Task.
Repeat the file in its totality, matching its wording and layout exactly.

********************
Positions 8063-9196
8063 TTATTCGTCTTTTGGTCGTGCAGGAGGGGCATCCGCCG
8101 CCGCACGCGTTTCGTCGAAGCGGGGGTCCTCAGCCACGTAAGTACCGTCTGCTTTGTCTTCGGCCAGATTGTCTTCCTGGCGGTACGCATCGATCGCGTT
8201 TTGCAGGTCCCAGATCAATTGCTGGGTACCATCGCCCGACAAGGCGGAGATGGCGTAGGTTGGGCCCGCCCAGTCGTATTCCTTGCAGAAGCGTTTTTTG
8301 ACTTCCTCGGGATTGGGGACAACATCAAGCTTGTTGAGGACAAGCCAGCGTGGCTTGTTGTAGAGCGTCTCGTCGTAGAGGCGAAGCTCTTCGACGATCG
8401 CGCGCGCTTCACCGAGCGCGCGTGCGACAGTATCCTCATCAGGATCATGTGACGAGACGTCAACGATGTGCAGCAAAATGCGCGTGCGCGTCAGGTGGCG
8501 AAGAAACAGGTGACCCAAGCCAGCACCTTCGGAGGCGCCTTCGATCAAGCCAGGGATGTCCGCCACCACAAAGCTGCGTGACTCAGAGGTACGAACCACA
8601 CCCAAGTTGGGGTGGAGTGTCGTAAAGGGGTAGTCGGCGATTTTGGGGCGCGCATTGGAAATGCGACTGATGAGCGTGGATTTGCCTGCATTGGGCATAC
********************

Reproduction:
Positions 8063-9196
8063 TTATTCGTCTTTTGGTCGTGCAGGAGGGGCATCCGCCG
8101 CCGCACGCGTTTCGTCGAAGCGGGGGTCCTCAGCCACGTAAGTACCGTCTGCTTTGTCTTCGGCCAGATTGTCTTCCTGGCGGTACGCATCGATCGCGTT
8201 TTGCAGGTCCCAGATCAATTGCTGGGTACCATCGCCCGACAAGGCGGAGATGGCGTAGGTTGGGCCCGCCCAGTCGTATTCCTTGCAGAAGCGTTTTTTG
8301 ACTTCCTCGGGATTGGGGACAACATCAAGCTTGTTGAGGACAAGCCAGCGTGGCTTGTTGTAGAGCGTCTCGTCGTAGAGGCGAAGCTCTTCGACGATCG
8401 CGCGCGCTTCACCGAGCGCGCGTGCGACAGTATCCTCATCAGGATCATGTGACGAGACGTCAACGATGTGCAGCAAAATGCGCGTGCGCGTCAGGTGGCG
8501 AAGAAACAGGTGACCCAAGCCAGCACCTTCGGAGGCGCCTTCGATCAAGCCAGGGATGTCCGCCACCACAAAGCTGCGTGACTCAGAGGTACGAACCACA
8601 CCCAAGTTGGGGTGGAGTGTCGTAAAGGGGTAGTCGGCGATTTTGGGGCGCGCATTGGAAATGCGACTGATGAGCGTGGATTTGCCTGCATTGGGCATAC